Broadway May Be Closer to Earning an IRS Write-Off

Bill would help backers defer taxes until a show recoups, but passage needs a strong supporting player

Why should film and TV get all the breaks? The tax breaks, that is.

Broadway producers have been asking that question for years now — and with the recent announcement by U.S. Sen. Charles E. Schumer (D-N.Y.) of his intention to introduce the Stage Act of 2013, the legit industry may be one step closer to earning an IRS write-off.

The goal is to include investors in theatrical productions among those who benefit from Section 181 of the federal tax code, which allows film and TV producers to expense up to $15 million of the costs of a U.S.-based project — meaning that a studio or production company won’t start paying taxes on income from a project until that $15 million is recouped. Earlier this year, Section 181 was extended through 2013.

The Broadway League, the trade association of legit producers and presenters, stepped up its advocacy for legit’s inclusion in the section when Rialto producer Tom Viertel became the chair of the league’s government relations committee a few years back. About a year ago, the League got Schumer interested in the proposal, but the idea couldn’t progress without bipartisan support, which recently came from Sen. Roy Blunt (R-Mo).

The benefits of Section 181 seem pretty obvious to legiters. The capitalization costs of most Broadway productions, except for a rare mega-budget endeavor such as “Spider-Man: Turn Off the Dark,” fall under that $15 million mark, meaning that investors wouldn’t have to start paying taxes on income from a production until the show has actually recouped and they’ve started to make a profit.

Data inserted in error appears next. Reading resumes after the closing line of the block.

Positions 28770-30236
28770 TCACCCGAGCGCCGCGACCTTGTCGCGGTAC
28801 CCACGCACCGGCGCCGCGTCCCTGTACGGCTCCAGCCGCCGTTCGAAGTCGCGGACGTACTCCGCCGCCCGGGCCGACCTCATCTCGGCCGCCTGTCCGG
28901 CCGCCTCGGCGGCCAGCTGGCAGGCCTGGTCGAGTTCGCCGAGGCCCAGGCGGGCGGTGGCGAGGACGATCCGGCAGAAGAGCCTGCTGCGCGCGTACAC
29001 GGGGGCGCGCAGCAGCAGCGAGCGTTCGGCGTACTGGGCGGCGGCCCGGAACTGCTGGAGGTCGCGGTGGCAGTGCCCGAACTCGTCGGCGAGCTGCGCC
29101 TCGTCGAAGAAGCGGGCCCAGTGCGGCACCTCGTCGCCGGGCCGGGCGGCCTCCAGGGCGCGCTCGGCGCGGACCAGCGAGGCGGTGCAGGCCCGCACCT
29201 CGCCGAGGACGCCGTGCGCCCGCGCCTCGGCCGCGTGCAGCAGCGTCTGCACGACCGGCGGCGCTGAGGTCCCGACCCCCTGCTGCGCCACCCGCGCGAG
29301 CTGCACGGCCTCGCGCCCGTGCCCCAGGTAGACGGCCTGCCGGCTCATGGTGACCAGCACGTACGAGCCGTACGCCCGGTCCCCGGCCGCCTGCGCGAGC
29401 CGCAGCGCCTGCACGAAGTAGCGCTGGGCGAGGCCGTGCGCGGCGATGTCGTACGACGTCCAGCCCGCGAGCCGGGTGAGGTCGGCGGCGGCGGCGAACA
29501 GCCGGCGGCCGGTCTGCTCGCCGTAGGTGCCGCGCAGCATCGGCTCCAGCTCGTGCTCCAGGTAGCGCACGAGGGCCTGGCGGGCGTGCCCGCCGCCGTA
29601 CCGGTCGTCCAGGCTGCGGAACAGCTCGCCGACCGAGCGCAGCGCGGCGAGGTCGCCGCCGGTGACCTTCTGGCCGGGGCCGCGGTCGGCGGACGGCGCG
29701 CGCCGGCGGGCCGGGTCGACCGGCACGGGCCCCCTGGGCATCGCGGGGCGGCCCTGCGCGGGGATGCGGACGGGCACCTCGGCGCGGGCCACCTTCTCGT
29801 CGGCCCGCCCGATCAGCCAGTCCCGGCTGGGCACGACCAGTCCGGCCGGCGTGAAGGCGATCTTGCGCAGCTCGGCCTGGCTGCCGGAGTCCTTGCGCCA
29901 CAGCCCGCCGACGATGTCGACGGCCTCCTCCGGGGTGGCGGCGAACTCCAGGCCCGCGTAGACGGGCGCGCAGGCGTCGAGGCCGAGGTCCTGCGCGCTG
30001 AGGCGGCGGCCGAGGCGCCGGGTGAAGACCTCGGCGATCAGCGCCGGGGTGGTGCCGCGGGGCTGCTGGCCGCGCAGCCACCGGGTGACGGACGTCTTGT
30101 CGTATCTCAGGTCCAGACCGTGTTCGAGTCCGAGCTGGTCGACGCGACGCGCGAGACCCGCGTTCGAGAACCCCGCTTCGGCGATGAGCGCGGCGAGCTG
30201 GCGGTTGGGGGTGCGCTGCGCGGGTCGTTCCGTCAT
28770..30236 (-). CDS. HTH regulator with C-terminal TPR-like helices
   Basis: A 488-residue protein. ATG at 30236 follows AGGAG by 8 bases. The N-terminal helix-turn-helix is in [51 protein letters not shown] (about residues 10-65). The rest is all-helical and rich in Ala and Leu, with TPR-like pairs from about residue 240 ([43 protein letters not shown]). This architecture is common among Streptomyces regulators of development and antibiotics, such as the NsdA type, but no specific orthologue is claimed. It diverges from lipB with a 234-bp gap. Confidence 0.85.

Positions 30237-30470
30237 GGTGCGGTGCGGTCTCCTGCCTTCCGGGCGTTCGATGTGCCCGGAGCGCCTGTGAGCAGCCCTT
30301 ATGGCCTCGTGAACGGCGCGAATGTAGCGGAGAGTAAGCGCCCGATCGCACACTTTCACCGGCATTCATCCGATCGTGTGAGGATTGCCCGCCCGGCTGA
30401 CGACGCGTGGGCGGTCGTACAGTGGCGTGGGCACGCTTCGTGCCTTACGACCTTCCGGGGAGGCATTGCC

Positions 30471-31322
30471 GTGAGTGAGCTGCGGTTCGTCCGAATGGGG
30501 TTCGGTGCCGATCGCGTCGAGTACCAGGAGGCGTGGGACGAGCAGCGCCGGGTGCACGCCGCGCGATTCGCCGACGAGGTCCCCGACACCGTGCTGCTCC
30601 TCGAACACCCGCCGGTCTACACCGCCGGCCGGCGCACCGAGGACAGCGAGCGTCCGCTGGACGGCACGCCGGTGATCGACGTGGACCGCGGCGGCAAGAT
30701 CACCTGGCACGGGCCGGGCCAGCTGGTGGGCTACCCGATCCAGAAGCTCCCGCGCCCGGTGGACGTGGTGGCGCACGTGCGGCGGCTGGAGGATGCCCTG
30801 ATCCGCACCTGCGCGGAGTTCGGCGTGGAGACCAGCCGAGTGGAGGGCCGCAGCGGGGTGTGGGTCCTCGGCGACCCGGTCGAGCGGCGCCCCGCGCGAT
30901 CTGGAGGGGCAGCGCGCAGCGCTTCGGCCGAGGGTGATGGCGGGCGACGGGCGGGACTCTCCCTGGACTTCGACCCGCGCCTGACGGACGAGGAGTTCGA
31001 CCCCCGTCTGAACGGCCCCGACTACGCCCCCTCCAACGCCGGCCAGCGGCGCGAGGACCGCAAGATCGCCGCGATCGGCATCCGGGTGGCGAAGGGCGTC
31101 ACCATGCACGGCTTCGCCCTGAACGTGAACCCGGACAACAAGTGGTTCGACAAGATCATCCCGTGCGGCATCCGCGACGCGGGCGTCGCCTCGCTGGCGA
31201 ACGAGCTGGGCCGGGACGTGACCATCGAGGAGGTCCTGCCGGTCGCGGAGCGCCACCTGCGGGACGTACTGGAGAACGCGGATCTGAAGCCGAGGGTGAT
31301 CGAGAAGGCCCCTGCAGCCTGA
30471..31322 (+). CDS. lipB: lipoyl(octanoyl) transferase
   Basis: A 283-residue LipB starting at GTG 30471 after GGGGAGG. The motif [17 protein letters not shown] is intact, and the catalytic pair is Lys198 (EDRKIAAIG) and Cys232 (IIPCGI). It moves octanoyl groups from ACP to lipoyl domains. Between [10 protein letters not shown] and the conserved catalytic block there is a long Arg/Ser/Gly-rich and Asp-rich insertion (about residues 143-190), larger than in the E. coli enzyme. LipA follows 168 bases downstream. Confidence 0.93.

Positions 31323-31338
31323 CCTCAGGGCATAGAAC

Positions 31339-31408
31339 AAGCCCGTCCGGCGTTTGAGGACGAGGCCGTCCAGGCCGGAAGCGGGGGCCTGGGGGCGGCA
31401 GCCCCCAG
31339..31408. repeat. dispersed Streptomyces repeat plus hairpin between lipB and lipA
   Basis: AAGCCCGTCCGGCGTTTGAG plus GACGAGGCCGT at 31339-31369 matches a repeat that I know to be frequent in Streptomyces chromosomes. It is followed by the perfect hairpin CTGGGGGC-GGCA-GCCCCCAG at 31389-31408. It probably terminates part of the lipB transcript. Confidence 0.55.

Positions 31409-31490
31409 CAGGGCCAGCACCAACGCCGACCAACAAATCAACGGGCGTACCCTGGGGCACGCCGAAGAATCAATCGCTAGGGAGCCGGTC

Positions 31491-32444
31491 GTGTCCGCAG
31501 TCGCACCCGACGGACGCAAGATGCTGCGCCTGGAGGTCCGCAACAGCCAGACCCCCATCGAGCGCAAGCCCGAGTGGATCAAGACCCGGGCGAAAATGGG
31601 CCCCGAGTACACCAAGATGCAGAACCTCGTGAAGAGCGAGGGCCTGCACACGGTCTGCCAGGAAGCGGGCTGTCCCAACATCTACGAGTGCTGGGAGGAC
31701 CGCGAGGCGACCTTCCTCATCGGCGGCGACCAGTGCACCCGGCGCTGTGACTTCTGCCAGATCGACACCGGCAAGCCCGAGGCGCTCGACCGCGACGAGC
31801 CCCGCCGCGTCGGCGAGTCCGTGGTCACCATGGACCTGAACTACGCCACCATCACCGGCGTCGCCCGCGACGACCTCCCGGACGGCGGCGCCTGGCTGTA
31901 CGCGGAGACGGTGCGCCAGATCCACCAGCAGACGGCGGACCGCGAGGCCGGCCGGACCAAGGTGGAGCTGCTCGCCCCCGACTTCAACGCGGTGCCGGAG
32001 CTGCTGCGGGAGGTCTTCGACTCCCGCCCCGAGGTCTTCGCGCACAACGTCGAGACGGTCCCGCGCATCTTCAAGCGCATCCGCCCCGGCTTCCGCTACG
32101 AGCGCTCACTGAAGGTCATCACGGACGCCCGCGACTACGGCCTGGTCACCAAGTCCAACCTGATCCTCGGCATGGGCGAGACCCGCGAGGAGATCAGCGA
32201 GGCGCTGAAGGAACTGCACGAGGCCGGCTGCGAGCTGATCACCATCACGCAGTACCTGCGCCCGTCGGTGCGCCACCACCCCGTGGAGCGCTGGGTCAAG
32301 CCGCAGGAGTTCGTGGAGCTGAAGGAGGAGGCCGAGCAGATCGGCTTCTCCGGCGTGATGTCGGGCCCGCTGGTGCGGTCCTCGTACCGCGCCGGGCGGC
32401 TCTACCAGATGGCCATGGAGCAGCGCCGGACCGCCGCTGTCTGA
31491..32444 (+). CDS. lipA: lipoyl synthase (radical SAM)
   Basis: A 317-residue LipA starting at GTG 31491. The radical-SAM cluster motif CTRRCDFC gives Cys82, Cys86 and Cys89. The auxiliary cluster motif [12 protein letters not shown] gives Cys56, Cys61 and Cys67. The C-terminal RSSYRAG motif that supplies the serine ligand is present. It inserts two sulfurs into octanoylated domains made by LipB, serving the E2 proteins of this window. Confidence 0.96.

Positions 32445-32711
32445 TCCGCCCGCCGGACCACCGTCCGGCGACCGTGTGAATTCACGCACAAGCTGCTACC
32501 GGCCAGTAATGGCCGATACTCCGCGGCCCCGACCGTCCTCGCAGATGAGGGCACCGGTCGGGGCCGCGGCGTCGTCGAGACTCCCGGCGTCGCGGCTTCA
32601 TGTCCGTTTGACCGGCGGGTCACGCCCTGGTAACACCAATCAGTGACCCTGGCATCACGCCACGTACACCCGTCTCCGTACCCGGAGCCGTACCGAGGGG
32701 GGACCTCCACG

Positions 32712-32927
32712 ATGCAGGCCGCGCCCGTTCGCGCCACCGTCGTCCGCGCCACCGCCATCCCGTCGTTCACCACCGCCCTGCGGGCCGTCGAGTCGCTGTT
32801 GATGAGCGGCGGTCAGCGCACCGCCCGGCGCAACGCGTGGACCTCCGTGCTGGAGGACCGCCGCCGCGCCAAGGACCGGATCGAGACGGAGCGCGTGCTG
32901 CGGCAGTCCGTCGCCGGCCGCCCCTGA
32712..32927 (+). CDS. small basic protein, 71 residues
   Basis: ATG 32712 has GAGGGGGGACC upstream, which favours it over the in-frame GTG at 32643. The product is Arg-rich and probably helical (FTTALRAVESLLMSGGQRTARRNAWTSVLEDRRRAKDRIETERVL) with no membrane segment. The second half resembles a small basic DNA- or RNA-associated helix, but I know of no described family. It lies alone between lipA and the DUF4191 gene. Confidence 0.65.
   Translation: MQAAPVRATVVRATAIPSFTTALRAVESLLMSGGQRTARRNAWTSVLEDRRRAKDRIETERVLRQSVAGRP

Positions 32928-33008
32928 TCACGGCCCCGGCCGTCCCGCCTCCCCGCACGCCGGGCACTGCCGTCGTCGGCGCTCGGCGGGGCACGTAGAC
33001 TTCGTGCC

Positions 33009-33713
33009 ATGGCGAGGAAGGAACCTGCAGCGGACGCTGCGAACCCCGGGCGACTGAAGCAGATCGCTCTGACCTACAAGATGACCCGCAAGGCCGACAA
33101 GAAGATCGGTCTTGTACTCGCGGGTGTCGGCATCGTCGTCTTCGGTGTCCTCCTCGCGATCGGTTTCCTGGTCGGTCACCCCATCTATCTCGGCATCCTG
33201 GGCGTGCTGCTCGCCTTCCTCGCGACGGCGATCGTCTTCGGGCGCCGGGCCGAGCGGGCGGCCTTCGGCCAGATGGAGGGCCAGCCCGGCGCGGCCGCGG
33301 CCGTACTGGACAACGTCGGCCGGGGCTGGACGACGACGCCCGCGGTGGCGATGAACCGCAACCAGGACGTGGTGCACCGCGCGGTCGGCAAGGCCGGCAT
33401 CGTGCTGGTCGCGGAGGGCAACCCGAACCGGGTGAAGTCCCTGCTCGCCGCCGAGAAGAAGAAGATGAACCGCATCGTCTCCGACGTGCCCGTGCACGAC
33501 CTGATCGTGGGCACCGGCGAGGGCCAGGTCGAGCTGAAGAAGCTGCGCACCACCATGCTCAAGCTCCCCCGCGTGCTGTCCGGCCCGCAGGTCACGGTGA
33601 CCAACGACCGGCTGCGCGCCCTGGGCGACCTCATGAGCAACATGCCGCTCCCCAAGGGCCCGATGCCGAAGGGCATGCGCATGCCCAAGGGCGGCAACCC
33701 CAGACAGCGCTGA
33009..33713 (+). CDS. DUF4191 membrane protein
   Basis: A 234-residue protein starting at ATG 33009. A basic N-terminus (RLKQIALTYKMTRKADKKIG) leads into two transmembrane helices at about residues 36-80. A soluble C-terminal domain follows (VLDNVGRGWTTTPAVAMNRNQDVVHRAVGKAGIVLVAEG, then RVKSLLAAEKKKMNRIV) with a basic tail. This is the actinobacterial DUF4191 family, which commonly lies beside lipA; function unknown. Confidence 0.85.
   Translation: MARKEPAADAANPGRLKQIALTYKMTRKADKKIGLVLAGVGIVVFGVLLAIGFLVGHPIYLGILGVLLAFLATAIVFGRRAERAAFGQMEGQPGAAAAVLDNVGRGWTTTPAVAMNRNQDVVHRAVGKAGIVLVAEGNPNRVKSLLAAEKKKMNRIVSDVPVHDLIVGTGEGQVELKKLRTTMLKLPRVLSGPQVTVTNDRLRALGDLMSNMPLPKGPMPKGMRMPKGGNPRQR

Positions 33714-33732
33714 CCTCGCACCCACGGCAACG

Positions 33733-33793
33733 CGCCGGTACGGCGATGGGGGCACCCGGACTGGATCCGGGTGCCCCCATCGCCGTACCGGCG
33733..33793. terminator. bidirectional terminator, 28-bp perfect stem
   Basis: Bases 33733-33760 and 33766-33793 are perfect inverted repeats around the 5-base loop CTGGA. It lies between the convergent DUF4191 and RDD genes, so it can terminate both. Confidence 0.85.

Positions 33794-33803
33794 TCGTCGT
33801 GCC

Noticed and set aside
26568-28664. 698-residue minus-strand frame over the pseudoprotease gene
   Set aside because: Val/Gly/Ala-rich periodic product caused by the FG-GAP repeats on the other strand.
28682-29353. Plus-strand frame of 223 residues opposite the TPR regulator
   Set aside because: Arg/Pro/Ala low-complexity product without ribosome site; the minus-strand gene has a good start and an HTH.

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That’s a big change from the current state of things, where investors pay taxes on income from a show that hasn’t made it into the black yet.

“In a producer’s offering papers to investors, you have to disclose that investors could pay taxes before they’ve made a dollar of profit from the project,” says Tom Ferrugia, the League’s director of government relations. “That’s a big disincentive to invest.”

The deferment could prove particularly attractive to the small investors who comprise the majority of Broadway backers. Or at least it could eliminate one more stumbling block to investing in the already risky world of the Main Stem.

Section 181 was initially proposed to prevent runaway film production. That’s less of an issue for the Broadway-centric commercial theater world, although it could become more of a concern in the future, given the recent push Australia has made to attract the development of globally aimed stage work.

The League also is pushing for additional tax-code changes that nail down the nebulous question of when an investor is able to write off a passive loss against active income. There are also efforts to expand to producers of live musicals and plays the code section in which profits from the sale of self-created musical works (read, publishing rights) are taxed as capital gains rather than ordinary income, as well as to secure tax deductions for companies that make physical goods used by legit productions.

Broadway types underline their cause with studies that show that in the 2010-11 season, Rialto productions had a cumulative economic impact of $11.2 billion in Gotham, while touring shows contributed $3.4 billion to the U.S. economy in the 2008-09 season (the latest year for which figures are available).

The League can also enlist allies with a vested interested in keeping Broadway busy with new productions and the new jobs that go with them. Tom Carpenter, general counsel of Actors’ Equity Assn., envisions the thesp and stage manager union collecting stories from member actors who have been cast in productions that might have been saved by the prospective bill. “We’re going to try to quantify that data, so that we can show how many jobs can be protected,” he says.

There’s no set timeline for the Stage Act, especially since, in Ferrugia’s estimation, the bill is small enough that it wouldn’t go through as a stand-alone. The next step, then, is to drum up bipartisan support for a companion bill in the House of Representatives, and wait for a batch of tax reforms with which the Stage Act could be bundled.

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